Last update: Aug. 7, 2019

Bevacizumab (intravenous infusion)

Low Risk for breastfeeding


Moderately safe. Probably compatible.
Mild risk possible. Follow up recommended.
Read the Comment.

Human-like monoclonal antibody (IgG1 immunoglobulin) produced by DNA recombinant technology.
Used in the form of an intravenous infusion in the treatment of various metastatic or advanced cancers.

Since the last update we have not found published data on its excretion in breastmilk.

Its very high molecular weight makes its excretion in breastmilk very unlikely.

The zero or negligible transfer to breastmilk of other similar monoclonal antibodies such as adalimumab, certolizumab, golimumab, infliximab, natalizumab, rituximab and ustekinumab (Matro 2018, Bragnes 2017, Witzel 2014, Fritzsche 2012) has been demonstrated.

Due to its protein nature, it is inactivated in the gastrointestinal tract, and is not absorbed, (it has virtually no oral bioavailability), which hinders or prevents its transfer from breastmilk to infant plasma (Whittam 2019, Bragnes 2017, Götestam 2016, Witzel 2014, Butler 2014) except in premature babies and the immediate neonatal period, when there may be greater intestinal permeability.

Expert authors consider the use of monoclonal antibodies to be safe or very probably safe during breastfeeding (Whittam 2019, Matro 2018, Anderson 2016, Witzel 2014, Pistilli 2013).

Given the strong existing evidence regarding the benefits of breastfeeding for the development of babies and the health of mothers, it is advisable to evaluate the risk-benefit of any maternal treatment, including chemotherapy, individually advising each mother who wishes to continue with breastfeeding (Koren 2013).

Intravitreal administration is used in macular degeneration due to choroidal neovascularization.


See below the information of these related products:

Alternatives

We do not have alternatives for Bevacizumab (intravenous infusion).

Suggestions made at e-lactancia are done by APILAM´s pediatricians and pharmacists, and are based on updated scientific publications.
It is not intended to replace the relationship you have with your doctor but to compound it.

Jose Maria Paricio, Founder & President of APILAM/e-Lactancia

Your contribution is essential for this service to continue to exist. We need the generosity of people like you who believe in the benefits of breastfeeding.

Thank you for helping to protect and promote breastfeeding.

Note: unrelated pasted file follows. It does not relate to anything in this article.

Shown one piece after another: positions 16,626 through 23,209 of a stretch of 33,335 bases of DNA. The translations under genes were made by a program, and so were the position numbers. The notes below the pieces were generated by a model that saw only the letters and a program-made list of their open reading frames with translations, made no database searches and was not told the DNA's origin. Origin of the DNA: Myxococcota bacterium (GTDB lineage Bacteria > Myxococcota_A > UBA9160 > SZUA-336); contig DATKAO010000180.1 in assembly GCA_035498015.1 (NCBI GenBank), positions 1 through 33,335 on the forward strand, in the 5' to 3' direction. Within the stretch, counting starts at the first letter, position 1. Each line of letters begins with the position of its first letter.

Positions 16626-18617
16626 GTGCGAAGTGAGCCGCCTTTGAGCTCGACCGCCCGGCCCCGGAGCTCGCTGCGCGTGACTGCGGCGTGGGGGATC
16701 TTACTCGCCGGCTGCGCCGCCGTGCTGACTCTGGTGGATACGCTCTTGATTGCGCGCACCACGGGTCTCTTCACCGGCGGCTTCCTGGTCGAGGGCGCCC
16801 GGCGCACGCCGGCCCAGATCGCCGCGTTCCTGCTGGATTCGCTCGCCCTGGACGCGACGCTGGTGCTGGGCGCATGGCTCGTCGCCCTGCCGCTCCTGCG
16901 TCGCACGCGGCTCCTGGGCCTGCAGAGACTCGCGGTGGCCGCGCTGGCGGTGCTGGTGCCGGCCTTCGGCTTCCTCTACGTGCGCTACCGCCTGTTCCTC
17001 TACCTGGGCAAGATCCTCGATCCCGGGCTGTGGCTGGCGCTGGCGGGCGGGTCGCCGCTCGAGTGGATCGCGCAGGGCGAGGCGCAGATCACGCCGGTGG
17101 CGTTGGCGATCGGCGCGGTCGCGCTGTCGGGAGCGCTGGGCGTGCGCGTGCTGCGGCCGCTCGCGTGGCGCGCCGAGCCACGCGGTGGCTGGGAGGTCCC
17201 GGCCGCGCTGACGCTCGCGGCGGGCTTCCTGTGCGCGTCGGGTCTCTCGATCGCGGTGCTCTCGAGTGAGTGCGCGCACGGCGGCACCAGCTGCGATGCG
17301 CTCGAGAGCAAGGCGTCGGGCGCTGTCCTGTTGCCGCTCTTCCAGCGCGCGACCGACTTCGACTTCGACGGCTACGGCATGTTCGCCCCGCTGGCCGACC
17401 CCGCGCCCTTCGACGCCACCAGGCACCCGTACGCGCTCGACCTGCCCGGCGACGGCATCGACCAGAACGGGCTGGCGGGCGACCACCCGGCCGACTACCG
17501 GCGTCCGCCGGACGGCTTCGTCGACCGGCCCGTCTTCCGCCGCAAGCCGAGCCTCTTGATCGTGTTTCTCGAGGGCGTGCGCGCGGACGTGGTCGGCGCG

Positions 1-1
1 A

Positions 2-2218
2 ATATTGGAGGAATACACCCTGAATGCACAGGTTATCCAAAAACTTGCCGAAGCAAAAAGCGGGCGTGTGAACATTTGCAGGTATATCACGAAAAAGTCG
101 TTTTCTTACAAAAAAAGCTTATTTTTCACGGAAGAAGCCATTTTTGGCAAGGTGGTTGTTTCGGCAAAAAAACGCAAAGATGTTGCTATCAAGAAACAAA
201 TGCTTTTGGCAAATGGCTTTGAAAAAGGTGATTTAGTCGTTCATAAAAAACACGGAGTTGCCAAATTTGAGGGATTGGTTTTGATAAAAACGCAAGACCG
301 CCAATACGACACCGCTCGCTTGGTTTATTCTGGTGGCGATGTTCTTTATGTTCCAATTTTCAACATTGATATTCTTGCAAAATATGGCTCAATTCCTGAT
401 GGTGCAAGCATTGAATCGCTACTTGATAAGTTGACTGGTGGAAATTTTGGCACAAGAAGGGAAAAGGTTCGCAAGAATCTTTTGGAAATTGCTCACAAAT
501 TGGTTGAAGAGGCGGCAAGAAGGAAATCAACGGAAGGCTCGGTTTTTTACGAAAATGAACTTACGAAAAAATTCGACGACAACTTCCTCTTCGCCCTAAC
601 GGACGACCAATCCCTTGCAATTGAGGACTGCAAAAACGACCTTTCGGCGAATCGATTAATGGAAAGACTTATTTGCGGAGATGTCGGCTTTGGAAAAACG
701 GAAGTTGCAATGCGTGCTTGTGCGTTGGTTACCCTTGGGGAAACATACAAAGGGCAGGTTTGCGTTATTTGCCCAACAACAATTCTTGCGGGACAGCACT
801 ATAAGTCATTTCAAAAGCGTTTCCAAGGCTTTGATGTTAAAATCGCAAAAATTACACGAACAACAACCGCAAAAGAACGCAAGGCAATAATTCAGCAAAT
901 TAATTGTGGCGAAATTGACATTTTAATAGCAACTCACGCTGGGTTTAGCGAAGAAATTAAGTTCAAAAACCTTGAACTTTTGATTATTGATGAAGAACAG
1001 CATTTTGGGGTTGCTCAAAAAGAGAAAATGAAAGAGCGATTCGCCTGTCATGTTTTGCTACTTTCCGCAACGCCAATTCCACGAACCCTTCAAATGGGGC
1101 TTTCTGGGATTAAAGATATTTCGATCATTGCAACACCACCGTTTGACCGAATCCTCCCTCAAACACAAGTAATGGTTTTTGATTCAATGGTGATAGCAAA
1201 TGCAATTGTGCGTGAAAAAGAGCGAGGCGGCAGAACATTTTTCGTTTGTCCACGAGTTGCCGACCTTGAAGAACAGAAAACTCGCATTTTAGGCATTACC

José María Paricio, founder of e-lactancia.

Group

Bevacizumab (intravenous infusion) belongs to this group or family:

Tradenames

Main tradenames from several countries containing Bevacizumab (intravenous infusion) in its composition:

Pharmacokinetics

Variable Value Unit
Oral Bioavail. 0 %
Molecular weight 149.000 daltons
VD 0,05 l/Kg
T1/2 480 hours

References

  1. Whittam DH, Tallantyre EC, Jolles S, Huda S, Moots RJ, Kim HJ, Robertson NP, Cree BAC, Jacob A. Rituximab in neurological disease: principles, evidence and practice. Pract Neurol. 2019 Feb;19(1):5-20. Abstract Full text (link to original source) Full text (in our servers)
  2. Matro R, Martin CF, Wolf D, Shah SA, Mahadevan U. Exposure Concentrations of Infants Breastfed by Women Receiving Biologic Therapies for Inflammatory Bowel Diseases and Effects of Breastfeeding on Infections and Development. Gastroenterology. 2018 Sep;155(3):696-704. Abstract Full text (link to original source) Full text (in our servers)
  3. Bragnes Y, Boshuizen R, de Vries A, Lexberg Å, Østensen M. Low level of Rituximab in human breast milk in a patient treated during lactation. Rheumatology (Oxford). 2017 Jun 1;56(6):1047-1048. Abstract
  4. BC Cancer. Bevacizumab. Drug Summary. 2016 Full text (in our servers)
  5. Götestam Skorpen C, Hoeltzenbein M, Tincani A, Fischer-Betz R, Elefant E, Chambers C, da Silva J, Nelson-Piercy C, Cetin I, Costedoat-Chalumeau N, Dolhain R, Förger F, Khamashta M, Ruiz-Irastorza G, Zink A, Vencovsky J, Cutolo M, Caeyers N, Zumbühl C, Østensen M. The EULAR points to consider for use of antirheumatic drugs before pregnancy, and during pregnancy and lactation. Ann Rheum Dis. 2016 May;75(5):795-810. Abstract Full text (link to original source) Full text (in our servers)
  6. Anderson PO. Monoclonal Antibodies. Breastfeed Med. 2016 Apr;11:100-1. Abstract
  7. EMA - Roche. Bevacizumab. Ficha técnica. 2015 Full text (in our servers)
  8. Witzel SJ. Lactation and the use of biologic immunosuppressive medications. Breastfeed Med. 2014 Dec;9(10):543-6. Abstract Full text (link to original source) Full text (in our servers)
  9. Butler DC, Heller MM, Murase JE. Safety of dermatologic medications in pregnancy and lactation: Part II. Lactation. J Am Acad Dermatol. 2014 Mar;70(3):417.e1-10; quiz 427. Abstract
  10. Pistilli B, Bellettini G, Giovannetti E, Codacci-Pisanelli G, Azim HA Jr, Benedetti G, Sarno MA, Peccatori FA. Chemotherapy, targeted agents, antiemetics and growth-factors in human milk: how should we counsel cancer patients about breastfeeding? Cancer Treat Rev. 2013 May;39(3):207-11. Abstract
  11. Koren G, Carey N, Gagnon R, Maxwell C, Nulman I, Senikas V; Society of Obstetricians and Gynaecologists of Canada. Cancer chemotherapy and pregnancy. J Obstet Gynaecol Can. 2013 Mar;35(3):263-278. Abstract Full text (link to original source) Full text (in our servers)
  12. Fritzsche J, Pilch A, Mury D, Schaefer C, Weber-Schoendorfer C. Infliximab and adalimumab use during breastfeeding. J Clin Gastroenterol. 2012 Sep;46(8):718-9. Abstract

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